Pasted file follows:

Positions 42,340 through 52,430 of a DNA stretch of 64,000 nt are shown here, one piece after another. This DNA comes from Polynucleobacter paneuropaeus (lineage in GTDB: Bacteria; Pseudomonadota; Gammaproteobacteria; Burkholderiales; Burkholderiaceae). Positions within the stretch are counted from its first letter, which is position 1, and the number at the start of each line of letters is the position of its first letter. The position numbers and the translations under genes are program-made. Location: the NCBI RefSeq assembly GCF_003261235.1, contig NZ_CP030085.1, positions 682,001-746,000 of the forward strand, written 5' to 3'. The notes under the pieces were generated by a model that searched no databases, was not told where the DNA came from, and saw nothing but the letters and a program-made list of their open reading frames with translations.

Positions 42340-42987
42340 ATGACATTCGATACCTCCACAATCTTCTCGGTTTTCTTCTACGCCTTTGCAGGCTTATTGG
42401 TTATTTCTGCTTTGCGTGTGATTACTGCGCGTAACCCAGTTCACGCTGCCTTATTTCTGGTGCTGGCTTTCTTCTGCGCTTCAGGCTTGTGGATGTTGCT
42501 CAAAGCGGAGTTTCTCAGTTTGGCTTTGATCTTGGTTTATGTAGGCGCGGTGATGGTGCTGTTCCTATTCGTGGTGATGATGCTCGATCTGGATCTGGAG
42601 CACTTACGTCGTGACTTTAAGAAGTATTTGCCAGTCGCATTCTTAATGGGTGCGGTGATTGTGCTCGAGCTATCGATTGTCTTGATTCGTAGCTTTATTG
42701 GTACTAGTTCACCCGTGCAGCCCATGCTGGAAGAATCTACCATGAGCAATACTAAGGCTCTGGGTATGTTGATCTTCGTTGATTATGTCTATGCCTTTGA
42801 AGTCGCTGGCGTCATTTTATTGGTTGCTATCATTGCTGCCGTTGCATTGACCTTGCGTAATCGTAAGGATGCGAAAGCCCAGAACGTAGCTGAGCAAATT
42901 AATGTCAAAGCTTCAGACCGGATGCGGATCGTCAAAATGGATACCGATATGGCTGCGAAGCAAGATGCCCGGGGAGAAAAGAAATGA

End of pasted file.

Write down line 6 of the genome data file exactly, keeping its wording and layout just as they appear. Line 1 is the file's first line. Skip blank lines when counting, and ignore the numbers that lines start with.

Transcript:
42601 CACTTACGTCGTGACTTTAAGAAGTATTTGCCAGTCGCATTCTTAATGGGTGCGGTGATTGTGCTCGAGCTATCGATTGTCTTGATTCGTAGCTTTATTG